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Paper towel germination of Okra seeds
Paper towels, filter paper or even newspaper provides a good medium for germinating seeds. They are pathogen-free and make it easy to control the moisture content for proper seed germination. Paper towel germination process can be given below;
- Tear a paper towel or filter paper in half and moisten one of the halves.
- You can get the best dampness by fully dipping the towel in water, and then ring it out completely, being careful not to tear the fragile towel.
- Then place seeds on the center of the paper towel. You can add more or less, depending on the size of the planting area. Just keep the seeds towards the middle of the paper towel.
- Place 4 or 5 seeds on half of the paper and fold the other half over the seeds. Blow opens a clear, sandwich size zip-close bag.
- Put the paper with seeds inside and reseal the bag.
- Set the bag anywhere out of direct sunlight that means at room temperature. Then the bag acts like a miniature greenhouse that retains heat and moisture. You must observe seeds sprouting in 5 to 7 days.
- The drawback to the paper towel process is that the delicate, sprouted seeds must be transplanted manually to soil or another moisture-holding medium such as vermiculite. The main root is delicate and not be touched. Then use tweezers on the seed body or the cotyledons when moving them to moist soil.
- Do not push the Okra seed into the soil. Instead, create a hole in the soil for the entire root, hold it in place and push soil gently over it. If the Okra seed is already showing true leaves, make sure those remain above the soil. In a few weeks, the seedlings ready for outdoor planting if the weather has warmed up.
Solving common problems for growing Okra
Okra plant can suffer from several pests and diseases.
Insects – Many insecticides are obtainable at garden centers for homeowner use. Some organic options include sulfur and Bt-based insecticides. Sulfur has fungicidal properties and helps control many diseases. Before using a pesticide, read the label and always follow cautions, warnings, and also directions.
Diseases – Diseases on Okra plants are most severe in cloudy, damp weather. Check the Okra plants daily and treat them with an approved fungicide if diseases appear. Neem oil, sulfur, and other fungicides are available for use and always follow label directions.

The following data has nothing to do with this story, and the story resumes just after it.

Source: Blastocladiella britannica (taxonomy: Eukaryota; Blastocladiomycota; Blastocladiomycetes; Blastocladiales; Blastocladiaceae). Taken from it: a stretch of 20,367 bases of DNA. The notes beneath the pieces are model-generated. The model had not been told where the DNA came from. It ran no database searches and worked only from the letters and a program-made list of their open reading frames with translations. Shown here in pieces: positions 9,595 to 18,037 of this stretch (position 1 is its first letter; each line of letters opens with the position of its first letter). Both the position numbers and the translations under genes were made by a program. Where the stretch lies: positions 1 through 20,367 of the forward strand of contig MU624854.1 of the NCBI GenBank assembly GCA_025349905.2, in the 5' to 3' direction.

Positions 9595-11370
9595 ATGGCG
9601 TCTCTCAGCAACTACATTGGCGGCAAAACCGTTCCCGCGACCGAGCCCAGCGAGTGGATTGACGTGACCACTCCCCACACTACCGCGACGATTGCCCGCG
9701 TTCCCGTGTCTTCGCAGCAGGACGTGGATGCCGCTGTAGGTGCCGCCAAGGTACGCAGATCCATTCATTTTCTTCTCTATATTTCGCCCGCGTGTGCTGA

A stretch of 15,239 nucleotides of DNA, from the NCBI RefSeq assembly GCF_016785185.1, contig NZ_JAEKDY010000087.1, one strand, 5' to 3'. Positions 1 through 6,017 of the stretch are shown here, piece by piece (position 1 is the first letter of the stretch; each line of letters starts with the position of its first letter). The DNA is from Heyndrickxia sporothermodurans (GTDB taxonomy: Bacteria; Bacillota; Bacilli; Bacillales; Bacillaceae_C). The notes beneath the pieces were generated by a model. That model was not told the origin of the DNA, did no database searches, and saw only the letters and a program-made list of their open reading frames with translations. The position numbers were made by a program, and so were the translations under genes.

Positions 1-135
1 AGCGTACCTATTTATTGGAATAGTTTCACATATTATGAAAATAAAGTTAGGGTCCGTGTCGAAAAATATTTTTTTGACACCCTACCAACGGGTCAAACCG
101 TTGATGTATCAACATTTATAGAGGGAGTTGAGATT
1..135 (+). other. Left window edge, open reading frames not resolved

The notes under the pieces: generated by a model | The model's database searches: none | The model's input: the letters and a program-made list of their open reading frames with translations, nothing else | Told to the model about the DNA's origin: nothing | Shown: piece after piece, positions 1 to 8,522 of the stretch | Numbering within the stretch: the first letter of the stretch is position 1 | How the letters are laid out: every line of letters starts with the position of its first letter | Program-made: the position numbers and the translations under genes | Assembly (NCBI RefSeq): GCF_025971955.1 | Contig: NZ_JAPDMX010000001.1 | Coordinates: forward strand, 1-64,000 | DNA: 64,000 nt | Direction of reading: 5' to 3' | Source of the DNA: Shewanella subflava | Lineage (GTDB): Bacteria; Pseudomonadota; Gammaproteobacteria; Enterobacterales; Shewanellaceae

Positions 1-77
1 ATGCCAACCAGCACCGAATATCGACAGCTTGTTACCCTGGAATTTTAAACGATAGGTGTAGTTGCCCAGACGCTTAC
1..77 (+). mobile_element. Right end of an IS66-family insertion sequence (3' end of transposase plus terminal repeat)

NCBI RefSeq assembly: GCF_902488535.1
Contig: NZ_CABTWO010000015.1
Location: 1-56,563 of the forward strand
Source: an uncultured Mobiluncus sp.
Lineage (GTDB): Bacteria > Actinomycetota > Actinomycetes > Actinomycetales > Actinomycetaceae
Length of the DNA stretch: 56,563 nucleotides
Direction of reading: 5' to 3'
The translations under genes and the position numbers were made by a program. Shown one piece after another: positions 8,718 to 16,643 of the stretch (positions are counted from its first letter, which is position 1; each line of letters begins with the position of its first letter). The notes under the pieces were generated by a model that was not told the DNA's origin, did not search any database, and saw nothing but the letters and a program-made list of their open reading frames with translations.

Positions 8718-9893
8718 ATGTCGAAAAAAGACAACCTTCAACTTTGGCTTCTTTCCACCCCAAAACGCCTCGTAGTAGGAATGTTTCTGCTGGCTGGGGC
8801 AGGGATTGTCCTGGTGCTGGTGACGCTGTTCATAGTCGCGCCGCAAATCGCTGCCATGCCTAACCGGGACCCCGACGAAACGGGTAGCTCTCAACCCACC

Protecting Okra from Pests – Additional steps you can take to protect Okra from pests contain sprinkling diatomaceous earth on the soil around your Okra. Also using organic sprays such as tomato leaf spray, garlic spray, sprays made from dishwashing liquid, and Spinosad. Diatomaceous earth is made of crushed shells that puncture the soft bodies of caterpillars and insects such as aphids as they crawl over it, causing them to become dehydrated and die.
Protecting Okra From Diseases – Good drainage is particularly important for Okra plant because it is vulnerable to powdery mildew, white mold, bacterial spot, Southern blight, vascular wilt, and fusarium wilt. To prevent mildews and molds, avoid getting water on the plant leaves of the plants, and water in the morning to give the leaves and the top layer of soil an option to dry out before night arrives.
Cleaning your gardening tools between uses and maintaining a soil pH of 7.0 also helps prevent the occurrence of soil-borne diseases such as Southern blight, vascular wilt, and fusarium wilt.
Okra plant reaches maturity in 50 to 65 days. The okra plants can produce for about 10 to 12 weeks. It grows and bears seed pods until frost, quickly turns them black color and kills them.
Start harvesting a few days after the Okra plant blooms fade. At that point, the seed pods must be soft and two to three inches long. Pick the seed pods at least every other day, as they quickly turn from tender to tough the bigger they grow. Handle Okra gently and the pods bruise easily.
Remove old seed pods they do not inhibit new pods from developing. For maximum plant yield, prune older limbs beneath the already harvested pods. All Okra plant varieties have spines, so wear gloves when picking the pods. Okra plants will produce large flowers 2 months after planting. The Okra pods will be ready to pick about 3 to 4 days later. Harvest the pods when they are about 3 to 4 inches long. If the Okra plant gets too large, it will be tough and stringy. Okra can be stored 3 to 5 days in the refrigerator.
Okra seed is simply saved for next season by leaving some of the last pods on the plant until they get very large. Remove and allow them to dry. The Okra seeds will shell easily from the pods. And other Okra plant material such as leaves and stems can be put in a compost pile.